To create Sophie Portier, I began with research I had already done on fifteenth century France for the Miramonde Series (the story of a Renaissance-era female artist and the modern day scholar on her trail). I then added some new go-to resources. A Distant Mirror by Barbara W. Tuchman gave me essential background about the fourteenth century and how the plague and other major events set the European stage for the fifteenth century. Two books about medieval life helped me create realistic domestic scenes and deepen Sophie’s character: Living and Dining in Medieval Paris by Nicole Crossley-Hollard and A Small Sound of the Trumpet: Women in Medieval Life by Margaret Wade Labarge.
One of the resources that helped me with world-building for Island of Gold was Reflections on a Marine Venus: A Companion to the Landscape of Rhodes by Lawrence Durrell. And I relied heavily on numerous academic papers written by researchers dedicated to studying the medieval Mediterranean.
Thank you so much for hosting me on your blog today, MJ! I enjoyed my visit with you.
Good luck with the new book. The cover is beautiful. Thank you so much for sharing your research with me.
Here’s the blurb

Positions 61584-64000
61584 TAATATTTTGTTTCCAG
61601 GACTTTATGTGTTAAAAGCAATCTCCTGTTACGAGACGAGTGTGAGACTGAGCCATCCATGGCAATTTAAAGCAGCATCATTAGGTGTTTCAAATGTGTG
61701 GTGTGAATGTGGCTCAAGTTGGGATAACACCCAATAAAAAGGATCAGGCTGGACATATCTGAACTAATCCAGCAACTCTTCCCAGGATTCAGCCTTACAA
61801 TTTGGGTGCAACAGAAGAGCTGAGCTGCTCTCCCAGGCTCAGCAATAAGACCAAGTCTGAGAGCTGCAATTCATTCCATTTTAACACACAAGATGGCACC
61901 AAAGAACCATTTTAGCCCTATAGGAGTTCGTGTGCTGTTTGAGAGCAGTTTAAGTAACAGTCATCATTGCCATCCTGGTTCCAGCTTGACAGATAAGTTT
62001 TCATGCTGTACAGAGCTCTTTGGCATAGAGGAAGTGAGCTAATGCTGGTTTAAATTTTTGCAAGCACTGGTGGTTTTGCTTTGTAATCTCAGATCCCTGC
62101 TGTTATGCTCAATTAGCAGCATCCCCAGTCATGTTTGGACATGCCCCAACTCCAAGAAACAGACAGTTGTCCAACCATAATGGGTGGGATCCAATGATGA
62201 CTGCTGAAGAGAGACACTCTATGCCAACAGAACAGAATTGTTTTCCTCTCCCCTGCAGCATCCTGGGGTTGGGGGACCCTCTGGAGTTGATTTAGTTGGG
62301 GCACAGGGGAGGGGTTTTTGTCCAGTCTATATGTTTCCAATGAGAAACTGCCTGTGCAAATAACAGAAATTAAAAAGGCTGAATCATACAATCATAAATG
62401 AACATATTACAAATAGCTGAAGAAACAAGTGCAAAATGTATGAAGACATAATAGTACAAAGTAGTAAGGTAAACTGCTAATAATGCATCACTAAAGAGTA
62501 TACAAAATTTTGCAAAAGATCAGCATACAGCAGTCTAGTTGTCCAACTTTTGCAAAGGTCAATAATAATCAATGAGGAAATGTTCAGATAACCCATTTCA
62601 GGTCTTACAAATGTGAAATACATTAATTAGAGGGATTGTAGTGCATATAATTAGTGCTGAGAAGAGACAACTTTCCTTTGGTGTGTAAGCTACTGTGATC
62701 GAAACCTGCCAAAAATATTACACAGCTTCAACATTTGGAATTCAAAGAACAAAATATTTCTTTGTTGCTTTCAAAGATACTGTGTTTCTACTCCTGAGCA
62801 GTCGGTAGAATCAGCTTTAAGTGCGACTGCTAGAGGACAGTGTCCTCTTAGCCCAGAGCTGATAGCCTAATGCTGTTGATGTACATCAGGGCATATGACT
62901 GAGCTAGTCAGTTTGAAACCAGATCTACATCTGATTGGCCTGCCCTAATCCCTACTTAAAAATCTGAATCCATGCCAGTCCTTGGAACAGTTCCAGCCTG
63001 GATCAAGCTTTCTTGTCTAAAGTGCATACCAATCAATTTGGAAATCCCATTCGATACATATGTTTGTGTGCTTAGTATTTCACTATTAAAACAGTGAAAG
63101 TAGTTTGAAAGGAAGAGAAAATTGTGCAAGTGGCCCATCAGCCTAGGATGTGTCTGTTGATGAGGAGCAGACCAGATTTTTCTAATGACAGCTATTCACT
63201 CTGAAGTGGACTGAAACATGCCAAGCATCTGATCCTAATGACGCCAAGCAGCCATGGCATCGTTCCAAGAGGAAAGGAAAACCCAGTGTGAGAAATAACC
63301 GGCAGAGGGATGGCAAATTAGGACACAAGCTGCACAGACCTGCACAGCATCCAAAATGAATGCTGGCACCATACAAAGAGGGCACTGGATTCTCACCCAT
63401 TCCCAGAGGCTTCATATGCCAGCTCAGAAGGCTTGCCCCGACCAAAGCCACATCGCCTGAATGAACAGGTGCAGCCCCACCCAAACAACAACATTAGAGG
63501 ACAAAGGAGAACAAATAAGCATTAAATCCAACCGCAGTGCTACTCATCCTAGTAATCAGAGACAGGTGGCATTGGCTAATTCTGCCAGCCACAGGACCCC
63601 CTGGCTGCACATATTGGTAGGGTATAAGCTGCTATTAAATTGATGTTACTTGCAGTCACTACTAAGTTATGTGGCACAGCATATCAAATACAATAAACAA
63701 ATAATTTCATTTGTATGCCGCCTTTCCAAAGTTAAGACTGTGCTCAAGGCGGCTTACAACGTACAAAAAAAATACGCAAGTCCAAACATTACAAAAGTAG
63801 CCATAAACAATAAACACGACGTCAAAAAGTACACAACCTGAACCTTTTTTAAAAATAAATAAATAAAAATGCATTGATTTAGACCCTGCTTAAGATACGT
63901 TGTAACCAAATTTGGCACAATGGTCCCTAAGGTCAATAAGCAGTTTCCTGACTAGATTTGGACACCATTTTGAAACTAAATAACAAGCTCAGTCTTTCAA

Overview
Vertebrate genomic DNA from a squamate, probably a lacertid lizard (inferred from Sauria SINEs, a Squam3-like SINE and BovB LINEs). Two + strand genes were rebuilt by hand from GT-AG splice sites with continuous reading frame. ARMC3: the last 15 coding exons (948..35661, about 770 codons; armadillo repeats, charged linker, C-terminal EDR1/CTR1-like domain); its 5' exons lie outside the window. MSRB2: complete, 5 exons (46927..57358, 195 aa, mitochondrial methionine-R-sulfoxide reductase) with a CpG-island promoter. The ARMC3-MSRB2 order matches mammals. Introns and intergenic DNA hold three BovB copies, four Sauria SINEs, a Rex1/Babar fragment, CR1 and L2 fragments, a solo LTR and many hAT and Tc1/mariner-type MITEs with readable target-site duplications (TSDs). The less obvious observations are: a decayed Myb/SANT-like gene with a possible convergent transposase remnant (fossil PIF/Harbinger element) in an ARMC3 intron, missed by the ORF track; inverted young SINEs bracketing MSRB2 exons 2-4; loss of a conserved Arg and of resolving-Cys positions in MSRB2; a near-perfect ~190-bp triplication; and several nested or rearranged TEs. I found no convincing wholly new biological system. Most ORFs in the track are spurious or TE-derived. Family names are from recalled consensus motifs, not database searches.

1454. A noble French falconer. A spirited merchant’s daughter. And a fateful decision that changes their destiny forever.
When Cédric is recruited by the Knights Hospitaller to the Greek island of Rhodes, his wife Sophie jumps at the chance to improve their fortunes. After a harrowing journey to Rhodes, Cédric plunges into the world of the knights—while Sophie is tempted by the endless riches that flow into the bustling harbor. But their dazzling new home has a dark side.
Slaves toil endlessly to fortify the city walls, and rumors of a coming attack by the Ottoman Turks swirl in the streets. Desperate to gain favor with the knights and secure his position, Cédric navigates a treacherous world of shadowy alliances. Meanwhile, Sophie secretly engineers a bold plan to keep their children safe. As the trust between them frays, enemies close in—and when disaster strikes the island, the dangers of their new world become terrifyingly real.
With this richly-told story of adventure, treachery, and the redeeming power of love, Amy Maroney brings a mesmerizing and forgotten world to vivid life.
This novel is available on #KindleUnlimited
Meet the author
Amy Maroney lives in the Pacific Northwest with her family, and spent many years as a writer and editor of nonfiction before turning her hand to historical fiction. When she’s not diving down research rabbit holes, she enjoys hiking, dancing, traveling, and reading. Amy is the author of the Miramonde Series, a trilogy about a Renaissance-era female artist and the modern-day scholar on her trail. To receive a free prequel novella to the Miramonde Series, join Amy’s readers’ group at http://www.amymaroney.com. (Just copy and paste into your browser.)